NEWS: WHO WILL BE THE NEXT QUEEN?
WILL JILL KINTNER BE DETHRONED IN 2017!
Bearing down on the final month of training before Crankworx Rotorua opens the 2017 World Tour, the competition is stacking up as the toughest to date. The season-long race for King or Queen of Crankworx is the ultimate skills and endurance omnium for gravity mountain biking.
WHO WOULD BE THE NEXT QUEEN?
“It really does take a multi-talented super woman to be the last one standing at the coronation. Multiple disciplines means multiple bikes, switching mental focus, juggling practice times, food, competition— it gets hectic,” says Darren Kinnaird, Crankworx General Manager. “Certainly, there’s a measure of gutting it out, but this is a competition which really takes talent, precision and maturity to win. You’ve got to know when and where to pour on the gas.”
Jill Kintner (USA) proved the picture of this dominant force in 2016. Kintner won more competitions than any athlete on the Crankworx World Tour—male or female—amassing a total of 1380 points, over 11 different competitions, and sweeping the pump track and dual slalom events, at all three World Tour stops, and in addition to winning some of the biggest events, like the Crankworx Rotorua DH presented by iXS.
Yet 2017 is a new chapter, with new challengers to the throne.
“Everyone at this level is fast and talented, so I wouldn’t want to underestimate anyone,” says Queen Kintner, who is fully prepared to defend her title to the end.
Her biggest threat will likely come from 2015 Queen of Crankworx, Anneke Beerten (NED), who battled an immune disorder for virtually all of 2016, still managing to win the Giant Toa Enduro in Rotorua and podium multiple times in both pump track and dual slalom.
Beerten’s true advantage is always in the enduro events, however, and with two Enduro World Series rounds a part of the Crankworx World Tour this year, a healthy Beerten should really clean up.
“Last year did not go as planned. Getting sick early in the season was the hardest thing ever. Missing races, feeling miserable, lots of doctor’s appointments and not being able to ride was really hard,” says Beerten. “I took a big break after the season, did not do any activities whatsoever. I was a proper couch potato!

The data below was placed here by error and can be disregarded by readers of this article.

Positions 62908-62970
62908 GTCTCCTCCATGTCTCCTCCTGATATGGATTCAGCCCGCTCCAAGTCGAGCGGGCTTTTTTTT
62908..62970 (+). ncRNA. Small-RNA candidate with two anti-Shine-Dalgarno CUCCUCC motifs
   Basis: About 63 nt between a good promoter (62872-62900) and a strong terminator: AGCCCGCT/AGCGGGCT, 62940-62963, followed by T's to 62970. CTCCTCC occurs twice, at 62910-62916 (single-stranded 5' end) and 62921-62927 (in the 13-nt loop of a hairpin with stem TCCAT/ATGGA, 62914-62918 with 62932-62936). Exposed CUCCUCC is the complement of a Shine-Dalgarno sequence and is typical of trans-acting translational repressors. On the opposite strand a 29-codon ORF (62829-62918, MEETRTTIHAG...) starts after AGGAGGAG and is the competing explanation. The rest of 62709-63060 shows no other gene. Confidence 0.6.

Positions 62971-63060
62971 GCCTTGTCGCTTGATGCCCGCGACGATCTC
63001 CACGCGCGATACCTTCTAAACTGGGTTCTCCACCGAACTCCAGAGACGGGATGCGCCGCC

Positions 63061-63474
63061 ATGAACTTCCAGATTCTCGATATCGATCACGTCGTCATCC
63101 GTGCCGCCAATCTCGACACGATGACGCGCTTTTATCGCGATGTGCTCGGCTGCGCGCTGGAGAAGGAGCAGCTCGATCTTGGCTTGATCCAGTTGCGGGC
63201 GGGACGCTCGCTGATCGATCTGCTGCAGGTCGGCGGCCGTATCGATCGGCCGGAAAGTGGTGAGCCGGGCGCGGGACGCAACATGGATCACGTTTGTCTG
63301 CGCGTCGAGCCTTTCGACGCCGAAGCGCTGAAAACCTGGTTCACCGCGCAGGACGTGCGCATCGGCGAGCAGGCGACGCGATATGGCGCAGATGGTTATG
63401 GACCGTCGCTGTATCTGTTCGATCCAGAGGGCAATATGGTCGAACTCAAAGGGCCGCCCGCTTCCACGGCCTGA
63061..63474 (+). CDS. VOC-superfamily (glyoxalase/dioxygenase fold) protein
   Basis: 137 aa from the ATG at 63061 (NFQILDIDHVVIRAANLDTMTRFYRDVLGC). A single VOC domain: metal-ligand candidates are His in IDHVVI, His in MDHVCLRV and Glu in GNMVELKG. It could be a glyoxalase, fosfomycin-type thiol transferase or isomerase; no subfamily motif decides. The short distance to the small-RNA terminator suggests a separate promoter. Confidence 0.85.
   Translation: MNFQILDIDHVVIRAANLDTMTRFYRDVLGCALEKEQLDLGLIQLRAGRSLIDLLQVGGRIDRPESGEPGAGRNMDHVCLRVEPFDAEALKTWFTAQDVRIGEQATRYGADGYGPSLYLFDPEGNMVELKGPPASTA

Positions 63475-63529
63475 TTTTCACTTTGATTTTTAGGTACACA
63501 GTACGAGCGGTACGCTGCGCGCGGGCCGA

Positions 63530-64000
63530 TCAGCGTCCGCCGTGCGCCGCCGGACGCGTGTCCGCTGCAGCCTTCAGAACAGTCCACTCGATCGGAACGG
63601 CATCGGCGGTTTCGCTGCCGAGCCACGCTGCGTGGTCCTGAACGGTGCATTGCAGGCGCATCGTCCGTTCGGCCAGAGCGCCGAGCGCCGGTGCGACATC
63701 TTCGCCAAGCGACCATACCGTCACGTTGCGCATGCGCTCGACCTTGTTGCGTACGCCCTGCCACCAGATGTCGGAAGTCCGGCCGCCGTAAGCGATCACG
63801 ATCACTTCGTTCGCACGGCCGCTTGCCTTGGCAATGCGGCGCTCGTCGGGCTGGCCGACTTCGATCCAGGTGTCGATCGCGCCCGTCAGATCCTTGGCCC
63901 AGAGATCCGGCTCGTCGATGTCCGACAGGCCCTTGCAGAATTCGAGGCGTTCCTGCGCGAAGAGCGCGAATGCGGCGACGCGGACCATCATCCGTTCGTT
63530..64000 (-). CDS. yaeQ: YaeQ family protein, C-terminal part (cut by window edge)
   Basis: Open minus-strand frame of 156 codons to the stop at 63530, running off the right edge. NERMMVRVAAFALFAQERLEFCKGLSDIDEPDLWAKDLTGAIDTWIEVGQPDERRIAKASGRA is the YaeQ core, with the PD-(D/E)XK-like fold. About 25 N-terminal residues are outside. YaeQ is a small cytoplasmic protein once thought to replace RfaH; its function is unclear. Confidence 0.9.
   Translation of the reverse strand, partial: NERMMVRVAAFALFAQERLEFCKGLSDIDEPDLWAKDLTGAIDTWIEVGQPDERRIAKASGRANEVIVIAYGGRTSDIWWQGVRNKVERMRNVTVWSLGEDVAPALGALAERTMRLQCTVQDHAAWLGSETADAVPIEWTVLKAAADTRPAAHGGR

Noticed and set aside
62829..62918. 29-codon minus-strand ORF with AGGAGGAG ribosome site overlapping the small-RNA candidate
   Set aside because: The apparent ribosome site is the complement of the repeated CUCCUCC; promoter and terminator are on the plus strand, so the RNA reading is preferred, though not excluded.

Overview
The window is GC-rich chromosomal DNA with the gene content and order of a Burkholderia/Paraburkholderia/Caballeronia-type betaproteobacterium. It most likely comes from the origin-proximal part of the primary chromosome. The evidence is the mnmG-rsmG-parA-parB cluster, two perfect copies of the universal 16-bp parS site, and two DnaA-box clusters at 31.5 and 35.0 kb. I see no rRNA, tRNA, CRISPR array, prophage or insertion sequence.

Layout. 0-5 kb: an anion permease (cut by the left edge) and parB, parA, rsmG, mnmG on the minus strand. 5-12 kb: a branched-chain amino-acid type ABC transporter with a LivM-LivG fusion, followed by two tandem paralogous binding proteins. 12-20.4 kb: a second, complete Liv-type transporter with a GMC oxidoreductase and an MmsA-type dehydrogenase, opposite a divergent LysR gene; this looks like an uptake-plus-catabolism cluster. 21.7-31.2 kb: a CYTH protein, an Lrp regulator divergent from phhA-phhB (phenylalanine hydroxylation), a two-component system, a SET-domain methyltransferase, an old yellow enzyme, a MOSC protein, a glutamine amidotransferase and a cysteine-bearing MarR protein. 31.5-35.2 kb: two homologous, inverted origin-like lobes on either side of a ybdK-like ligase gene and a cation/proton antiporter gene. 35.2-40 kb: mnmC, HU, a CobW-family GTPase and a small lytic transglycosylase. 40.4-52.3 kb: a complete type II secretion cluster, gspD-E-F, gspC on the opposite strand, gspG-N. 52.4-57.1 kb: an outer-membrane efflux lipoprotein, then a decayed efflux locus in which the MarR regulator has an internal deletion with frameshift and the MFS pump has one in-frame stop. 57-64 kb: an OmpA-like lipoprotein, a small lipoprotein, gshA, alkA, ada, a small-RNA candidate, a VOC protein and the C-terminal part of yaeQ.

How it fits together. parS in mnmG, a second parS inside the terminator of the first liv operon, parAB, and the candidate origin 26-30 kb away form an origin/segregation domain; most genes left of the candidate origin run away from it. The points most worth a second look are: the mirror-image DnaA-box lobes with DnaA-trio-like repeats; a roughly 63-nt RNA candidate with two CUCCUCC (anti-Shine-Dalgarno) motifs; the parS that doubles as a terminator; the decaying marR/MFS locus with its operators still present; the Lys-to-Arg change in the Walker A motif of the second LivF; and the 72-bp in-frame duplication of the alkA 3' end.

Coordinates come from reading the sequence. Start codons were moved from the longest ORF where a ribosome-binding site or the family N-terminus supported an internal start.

“I’m all healthy and good now, excited about the new season that is coming up. For now, my focus will be on the Enduro World Series races. After Rotorua, I will decide if I will be competing at the Crankworx events in Europe—but I will give it my all in Rotorua.”
Caroline Buchanan (AUS), meanwhile, will be returning to Crankworx for the first time since her 2014 Ultimate Pump Track Challenge presented by RockShox win in Whistler, and could prove a serious contender. The three-time BMX World Champion was focused on the Rio Olympic BMX competition in 2016, but has been riding the big bike of late, with much success. Snagging a fourcross World Champs win late in 2016, she also recently claimed a win over Beerten at a round of the Fontana Winter Series.
Buchanan has always been a threat on the finesse bikes, including multiple Crankworx podiums in pump track and dual slalom in 2013 and 2014. After spending the offseason focusing on mountain biking, adding a Queen’s scepter to her impressive trophy collection isn’t out of the realm of possibility—unless another top talent, like Casey Brown (CAN), beats her to it.
Last year Brown finished second only to Kintner, and continued her streak as the absolute maestro of the whip. Unfortunately for Brown, while she remains undefeated in the whip-off, though a change up in rules has left it out of the list of events riders can use to accumulate points.
“My strategy going into the Crankworx series this year will be the same as it always has: keep it low pressure and have the most fun,” says Brown. “I’ve never had the same competitive drive as the athletes I race with—I’m feeling really good coming into the season and I’m ready to be back on my bike.”
It’s an attitude which is winning her a lot of results. Last season she podiumed multiple times in the Enduro World Series and never finished lower than sixth place, giving her a similar advantage to Beerten, although Brown has a similarly impressive track record in the Crankworx downhill events too.
If there is one guarantee in a season-long race, it is that anything can happen. Australia’s Tracey Hannah, who podiumed at every Crankworx World Tour downhill event in 2016, and Canadian Miranda Miller, who launches her first year on a full factory ride, healthy, strong and competitive and well-focused on both downhill and enduro, could prove breakout contenders.
BRINGING THE FIGHT TO CRANKWORX
New for 2017, Air DH races in both Rotorua and Les Gets, will give downhill specialists two fast and furious rips like the Fox Air DH, in Whistler, to collect some points, and the fourth round of competition in Innsbruck Austria, will certainly take this season into the next dimension.
All four events in the quest for the Triple Crown of Slopestyle are broadcast LIVE on all your devices exclusively on Red Bull TV. The Rotorua Slopestyle event, the Crankworx Rotorua Slopestyle in Memory of McGazza, is the finale of the festival, on April 1 and April 2, 2017, depending on time zone. Please check the listings below.
CRANKWORX ROTORUA BROADCAST SCHEDULE
Mons Royale Dual Speed and Style
Thursday, March 30 Wednesday, March 29
17h00-19h00 NZDT 9:00 p.m. – 11:00 p.m. PDT
Rotorua Pump Track Challenge presented by RockShox
Friday, March 31 Thursday, March 30
19h00-21h00 NZDT 11:00 p.m. – 1 a.m. (Friday, March 31 – Saturday, April 1) PDT
Crankworx Rotorua Downhill presented by iXS
Saturday, April 1 Friday, March 31
16h00-18h00 NZDT 8:00 p.m.- 10 p.m. PDT
Crankworx Rotorua Slopestyle in Memory of McGazza
Sunday, April 2 Saturday, April 1
11:30-14:30 NZST 4:30 p.m. -7:30 p.m. PDT
All information and photo by Crankworx